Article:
One Child Dies Every Two Minutes from Malaria – VCU Experts Are Working to Stop Statistics Like ThisApril 24, 20172 min read
Did you know 91 countries reported ongoing malaria transmission in 2015? In fact, in that year, according the World Health Organization there were 429,000 malaria deaths and 212 million new cases.
While the numbers are astounding – some progress is being made. In fact, according to the World Malaria Report 2016, the rate of new malaria cases fell by 21% globally between 2010 and 2015.
Malaria death rates fell by 29% in the same period.
However, malaria still claims one child every two minutes.
At the Virginia Commonwealth University School of Engineering, the Medicines for All Initiative is helping address the crisis of diseases like malaria by increasing global access to lifesaving medications. Medicines for All develops processes that reduce the cost of active pharmaceutical ingredients (APIs) - a major cost driver in treating infectious diseases in the developing world. VCU is helping find solutions that utilize the lowest-cost raw materials and most efficient tools available.
Medicines for All is bringing essential drugs to patients who need them most. VCU’s experts are available to speak regarding the devastating consequence of disease around the world and how VCU's Medicines for All Initiative is saving lives, promoting health and transforming pharmaceutical engineering.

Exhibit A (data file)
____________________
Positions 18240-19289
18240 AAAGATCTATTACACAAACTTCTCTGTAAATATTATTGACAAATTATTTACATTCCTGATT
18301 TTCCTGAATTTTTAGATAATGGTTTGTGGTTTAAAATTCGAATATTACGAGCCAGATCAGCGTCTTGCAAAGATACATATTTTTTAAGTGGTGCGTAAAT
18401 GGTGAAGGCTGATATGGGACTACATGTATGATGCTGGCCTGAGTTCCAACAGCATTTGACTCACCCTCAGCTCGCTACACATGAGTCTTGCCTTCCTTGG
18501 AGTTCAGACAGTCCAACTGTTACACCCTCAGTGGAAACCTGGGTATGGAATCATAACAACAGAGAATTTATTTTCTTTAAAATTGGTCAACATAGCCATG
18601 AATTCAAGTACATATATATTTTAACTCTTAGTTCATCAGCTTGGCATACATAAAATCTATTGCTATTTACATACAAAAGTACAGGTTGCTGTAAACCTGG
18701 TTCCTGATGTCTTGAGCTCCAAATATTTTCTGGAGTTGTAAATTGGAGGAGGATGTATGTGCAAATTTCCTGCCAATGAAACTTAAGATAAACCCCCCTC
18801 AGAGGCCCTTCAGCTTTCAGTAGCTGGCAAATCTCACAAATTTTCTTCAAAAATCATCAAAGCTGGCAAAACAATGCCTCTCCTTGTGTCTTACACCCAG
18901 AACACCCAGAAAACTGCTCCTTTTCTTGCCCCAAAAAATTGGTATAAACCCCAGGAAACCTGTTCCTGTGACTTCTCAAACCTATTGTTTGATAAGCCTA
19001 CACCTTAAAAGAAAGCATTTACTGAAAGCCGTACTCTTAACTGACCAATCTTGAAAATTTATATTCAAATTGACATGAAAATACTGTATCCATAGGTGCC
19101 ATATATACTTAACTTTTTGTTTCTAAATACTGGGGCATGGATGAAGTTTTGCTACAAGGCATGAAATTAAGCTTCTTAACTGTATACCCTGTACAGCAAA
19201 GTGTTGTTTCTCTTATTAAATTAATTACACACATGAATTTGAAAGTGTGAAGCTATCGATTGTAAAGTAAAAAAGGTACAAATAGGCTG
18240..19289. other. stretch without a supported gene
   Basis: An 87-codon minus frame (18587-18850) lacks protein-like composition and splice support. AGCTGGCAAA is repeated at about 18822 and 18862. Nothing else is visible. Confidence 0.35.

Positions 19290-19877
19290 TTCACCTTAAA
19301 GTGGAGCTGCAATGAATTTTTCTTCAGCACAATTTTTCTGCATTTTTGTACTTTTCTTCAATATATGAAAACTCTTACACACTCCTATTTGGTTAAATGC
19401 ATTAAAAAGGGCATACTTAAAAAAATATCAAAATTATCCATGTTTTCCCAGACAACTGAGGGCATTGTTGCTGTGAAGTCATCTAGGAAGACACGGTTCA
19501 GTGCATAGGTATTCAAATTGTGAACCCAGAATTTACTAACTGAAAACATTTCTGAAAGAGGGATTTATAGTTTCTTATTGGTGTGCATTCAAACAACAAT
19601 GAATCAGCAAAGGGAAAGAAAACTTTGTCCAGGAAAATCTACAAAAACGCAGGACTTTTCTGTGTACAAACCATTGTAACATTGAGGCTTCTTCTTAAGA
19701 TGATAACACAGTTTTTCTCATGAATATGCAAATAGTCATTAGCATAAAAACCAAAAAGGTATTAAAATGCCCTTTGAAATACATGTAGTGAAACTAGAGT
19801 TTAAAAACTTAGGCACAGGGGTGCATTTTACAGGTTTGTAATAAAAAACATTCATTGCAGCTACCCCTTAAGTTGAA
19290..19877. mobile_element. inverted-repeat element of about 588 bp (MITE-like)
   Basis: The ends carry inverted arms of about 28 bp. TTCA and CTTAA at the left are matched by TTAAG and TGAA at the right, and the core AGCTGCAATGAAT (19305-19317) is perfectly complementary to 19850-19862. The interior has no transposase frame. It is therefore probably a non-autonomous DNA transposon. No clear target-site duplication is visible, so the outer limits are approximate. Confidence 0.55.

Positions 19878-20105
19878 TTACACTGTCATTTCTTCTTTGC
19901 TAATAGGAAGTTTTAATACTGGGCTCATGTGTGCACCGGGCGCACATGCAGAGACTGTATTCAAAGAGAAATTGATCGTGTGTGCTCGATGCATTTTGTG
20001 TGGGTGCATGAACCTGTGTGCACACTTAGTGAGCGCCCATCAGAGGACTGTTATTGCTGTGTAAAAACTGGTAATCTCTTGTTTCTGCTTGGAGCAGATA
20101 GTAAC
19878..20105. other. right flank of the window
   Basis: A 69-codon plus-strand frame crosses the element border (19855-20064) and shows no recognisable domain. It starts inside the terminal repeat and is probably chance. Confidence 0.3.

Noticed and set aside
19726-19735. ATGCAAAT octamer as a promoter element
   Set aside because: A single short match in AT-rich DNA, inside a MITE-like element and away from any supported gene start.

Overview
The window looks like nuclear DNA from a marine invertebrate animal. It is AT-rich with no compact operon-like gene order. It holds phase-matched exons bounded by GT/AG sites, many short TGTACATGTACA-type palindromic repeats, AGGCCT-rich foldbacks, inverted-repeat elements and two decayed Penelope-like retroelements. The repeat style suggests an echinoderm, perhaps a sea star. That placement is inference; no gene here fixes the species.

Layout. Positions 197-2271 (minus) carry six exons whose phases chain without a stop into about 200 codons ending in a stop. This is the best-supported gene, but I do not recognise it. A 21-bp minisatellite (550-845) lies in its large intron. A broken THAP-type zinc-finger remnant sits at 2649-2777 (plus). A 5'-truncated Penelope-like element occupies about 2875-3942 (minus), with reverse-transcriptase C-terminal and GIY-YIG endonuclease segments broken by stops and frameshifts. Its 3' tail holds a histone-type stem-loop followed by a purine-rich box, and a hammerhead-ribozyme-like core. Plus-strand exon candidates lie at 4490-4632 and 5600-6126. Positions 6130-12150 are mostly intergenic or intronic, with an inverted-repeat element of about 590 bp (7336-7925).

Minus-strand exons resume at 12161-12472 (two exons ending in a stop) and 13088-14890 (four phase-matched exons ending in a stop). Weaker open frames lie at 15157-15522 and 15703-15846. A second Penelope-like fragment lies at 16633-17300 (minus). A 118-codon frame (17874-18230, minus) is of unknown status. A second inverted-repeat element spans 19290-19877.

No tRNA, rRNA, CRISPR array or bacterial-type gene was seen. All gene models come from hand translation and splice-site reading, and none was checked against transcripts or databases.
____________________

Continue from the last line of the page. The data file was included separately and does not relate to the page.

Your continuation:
B. Frank Gupton, Ph.D., is a professor and the chair of the Department of Chemical and Life Science Engineering at the VCU School of Engineering. He leads the Medicines for All project and is an award-winning researcher and an expert in his field. Simply click on his icon to arrange an interview.
B. Frank Gupton, Ph.D. Floyd D. Gottwald, Jr. Chair in Pharmaceutical Engineering; Chair, Professor, Department of Chemical and Life Science Engineering
Professor Gupton's research is focused on the development of new technologies that will streamline organic synthesis